La Fundación del Nuevo Cine Latinoamericano

The Fundación del Nuevo Cine Latinoamericano is a private cultural institution. It was created with the purpose of contributing to the development and integration of Latin American cinema and to achieve a common audiovisual universe, and cooperate with the rescue and strengthened cultural identity of Latin America and the Caribbean. Founded by the Committee of Latin American Filmmakers (C-CAL) on December 4, 1985, it is composed of filmmakers from eighteen countries and is chaired by the Colombian writer  Gabriel García Márquez. It is based in the City of Havana, Cuba, in a spacious and cozy house on the outskirts of the city: Quinta Santa Barbara, 212 corner street 31, Reparto La Coronela, La Lisa. (Description taken from website.)

Special Features

Penn's study abroad program in Cuba is fully licensed by the U.S. government. Penn students study under the general license of the U.S. Department of the Treasury, Office of Foreign Assets Control to administer a structured, full-time, academic, credit-bearing semester program allowing degree-seeking, full-time Penn students to study legally at the Universidad de La Habana.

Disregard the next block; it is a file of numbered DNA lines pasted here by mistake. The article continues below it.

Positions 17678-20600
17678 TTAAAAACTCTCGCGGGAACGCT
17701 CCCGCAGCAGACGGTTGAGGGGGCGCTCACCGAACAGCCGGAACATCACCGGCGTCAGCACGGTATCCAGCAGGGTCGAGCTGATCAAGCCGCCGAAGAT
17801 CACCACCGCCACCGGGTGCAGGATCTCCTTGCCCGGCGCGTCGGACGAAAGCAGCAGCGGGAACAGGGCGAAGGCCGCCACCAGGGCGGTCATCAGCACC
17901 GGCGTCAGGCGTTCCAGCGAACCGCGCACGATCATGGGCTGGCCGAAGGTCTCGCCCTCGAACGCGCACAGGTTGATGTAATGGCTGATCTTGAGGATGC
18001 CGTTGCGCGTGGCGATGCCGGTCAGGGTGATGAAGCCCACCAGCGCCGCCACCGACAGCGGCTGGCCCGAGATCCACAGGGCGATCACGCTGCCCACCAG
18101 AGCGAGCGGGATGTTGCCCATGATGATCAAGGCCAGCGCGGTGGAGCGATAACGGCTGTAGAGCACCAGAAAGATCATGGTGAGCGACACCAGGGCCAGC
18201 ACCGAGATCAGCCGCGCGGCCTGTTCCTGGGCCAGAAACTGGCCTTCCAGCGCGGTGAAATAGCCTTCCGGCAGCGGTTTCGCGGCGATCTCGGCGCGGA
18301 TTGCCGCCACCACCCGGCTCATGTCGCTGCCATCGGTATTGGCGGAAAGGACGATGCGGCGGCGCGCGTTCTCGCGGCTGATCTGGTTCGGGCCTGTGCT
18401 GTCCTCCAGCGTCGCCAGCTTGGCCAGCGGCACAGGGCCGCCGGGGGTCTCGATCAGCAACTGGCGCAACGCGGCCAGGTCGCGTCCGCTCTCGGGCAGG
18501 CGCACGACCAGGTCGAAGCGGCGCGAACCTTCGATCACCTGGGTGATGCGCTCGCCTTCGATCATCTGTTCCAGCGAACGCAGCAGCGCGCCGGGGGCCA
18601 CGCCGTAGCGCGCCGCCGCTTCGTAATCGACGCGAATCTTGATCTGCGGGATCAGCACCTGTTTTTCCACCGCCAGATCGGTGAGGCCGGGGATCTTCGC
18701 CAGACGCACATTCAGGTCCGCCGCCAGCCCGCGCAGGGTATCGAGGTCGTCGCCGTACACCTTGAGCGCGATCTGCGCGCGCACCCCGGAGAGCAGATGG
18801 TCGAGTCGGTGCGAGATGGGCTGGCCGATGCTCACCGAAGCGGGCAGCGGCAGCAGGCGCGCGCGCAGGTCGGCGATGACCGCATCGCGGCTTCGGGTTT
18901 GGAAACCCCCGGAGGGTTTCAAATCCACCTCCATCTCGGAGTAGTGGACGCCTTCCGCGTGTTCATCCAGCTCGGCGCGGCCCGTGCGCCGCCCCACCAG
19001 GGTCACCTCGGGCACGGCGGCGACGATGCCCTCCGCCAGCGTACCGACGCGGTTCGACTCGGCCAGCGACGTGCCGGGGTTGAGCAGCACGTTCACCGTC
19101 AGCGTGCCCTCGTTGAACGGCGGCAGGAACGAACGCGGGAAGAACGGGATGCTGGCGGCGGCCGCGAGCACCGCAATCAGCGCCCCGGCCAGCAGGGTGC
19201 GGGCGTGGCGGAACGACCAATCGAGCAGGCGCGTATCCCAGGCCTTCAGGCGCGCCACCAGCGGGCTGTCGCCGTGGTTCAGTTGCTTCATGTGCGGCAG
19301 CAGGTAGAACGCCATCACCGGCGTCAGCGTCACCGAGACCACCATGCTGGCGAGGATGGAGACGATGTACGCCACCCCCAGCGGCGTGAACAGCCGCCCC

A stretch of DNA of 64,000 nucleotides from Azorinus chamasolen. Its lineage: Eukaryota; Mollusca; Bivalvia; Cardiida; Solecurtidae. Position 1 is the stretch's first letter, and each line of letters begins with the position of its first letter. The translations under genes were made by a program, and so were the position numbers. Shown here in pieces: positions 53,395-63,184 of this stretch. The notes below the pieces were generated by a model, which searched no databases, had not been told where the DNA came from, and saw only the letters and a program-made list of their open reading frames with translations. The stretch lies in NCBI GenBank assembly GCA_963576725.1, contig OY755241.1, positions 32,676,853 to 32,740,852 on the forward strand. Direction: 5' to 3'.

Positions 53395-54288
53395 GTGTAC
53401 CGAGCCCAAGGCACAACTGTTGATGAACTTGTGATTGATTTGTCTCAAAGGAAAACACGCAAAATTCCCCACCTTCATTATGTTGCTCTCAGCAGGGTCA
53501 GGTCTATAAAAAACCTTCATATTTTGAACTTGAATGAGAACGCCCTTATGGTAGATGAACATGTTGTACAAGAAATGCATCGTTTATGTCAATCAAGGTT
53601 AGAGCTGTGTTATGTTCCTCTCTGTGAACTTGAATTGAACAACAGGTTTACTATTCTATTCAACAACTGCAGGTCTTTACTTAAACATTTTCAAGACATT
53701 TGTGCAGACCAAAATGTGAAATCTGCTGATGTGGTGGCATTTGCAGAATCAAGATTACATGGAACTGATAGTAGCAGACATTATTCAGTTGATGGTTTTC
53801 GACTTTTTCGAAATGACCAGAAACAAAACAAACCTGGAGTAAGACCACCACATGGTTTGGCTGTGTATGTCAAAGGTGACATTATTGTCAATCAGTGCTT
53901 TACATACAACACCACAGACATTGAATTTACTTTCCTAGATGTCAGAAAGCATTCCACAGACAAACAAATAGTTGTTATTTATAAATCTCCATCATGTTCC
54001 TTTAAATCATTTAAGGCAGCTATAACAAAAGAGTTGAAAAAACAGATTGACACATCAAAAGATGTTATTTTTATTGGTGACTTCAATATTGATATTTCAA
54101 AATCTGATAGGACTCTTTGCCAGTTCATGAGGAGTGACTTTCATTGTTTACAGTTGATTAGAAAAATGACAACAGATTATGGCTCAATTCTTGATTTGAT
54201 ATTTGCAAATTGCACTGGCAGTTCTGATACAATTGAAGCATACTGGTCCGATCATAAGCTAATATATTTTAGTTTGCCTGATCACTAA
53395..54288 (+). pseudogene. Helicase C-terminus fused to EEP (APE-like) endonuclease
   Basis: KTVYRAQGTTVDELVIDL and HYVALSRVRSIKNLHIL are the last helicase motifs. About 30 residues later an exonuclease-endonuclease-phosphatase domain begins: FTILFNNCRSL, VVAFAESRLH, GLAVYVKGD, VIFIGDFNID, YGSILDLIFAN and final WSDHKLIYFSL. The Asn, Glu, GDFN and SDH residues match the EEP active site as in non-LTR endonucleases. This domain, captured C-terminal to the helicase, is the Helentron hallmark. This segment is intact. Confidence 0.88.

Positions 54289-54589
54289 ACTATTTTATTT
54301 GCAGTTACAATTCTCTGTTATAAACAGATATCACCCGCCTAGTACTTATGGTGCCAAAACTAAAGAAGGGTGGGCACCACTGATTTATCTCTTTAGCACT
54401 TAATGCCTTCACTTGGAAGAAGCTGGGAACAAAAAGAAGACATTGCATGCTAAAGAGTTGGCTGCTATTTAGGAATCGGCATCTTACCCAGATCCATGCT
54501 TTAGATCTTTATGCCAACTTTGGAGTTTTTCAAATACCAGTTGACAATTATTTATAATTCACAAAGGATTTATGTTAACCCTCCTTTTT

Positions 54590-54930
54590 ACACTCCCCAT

Financial Matters

Students are charged Penn tuition and student fee (called study abroad fee the semester abroad) for all Penn programs.  Additional expenses will typically include items such as housing, meals, and airfare.  Please see the program budget sheet to determine other costs.

In most cases, financial aid applies to Penn-approved programs.  Student Financial Services reviews program budget sheets each semester to determine how to appropriately adjust your aid package.

Penn Resources

Students who study abroad are encouraged to take advantage of Penn's many resources for students, even if you haven't used them before going abroad.  There is an extensive list of resources on the Penn Abroad website that can help you to explore issues that might pertain to you and to help you prepare for a term abroad. 

In addition to these resources, we encourage you to reach out to a past program participant or ambassador to learn more about the program from a student perspective.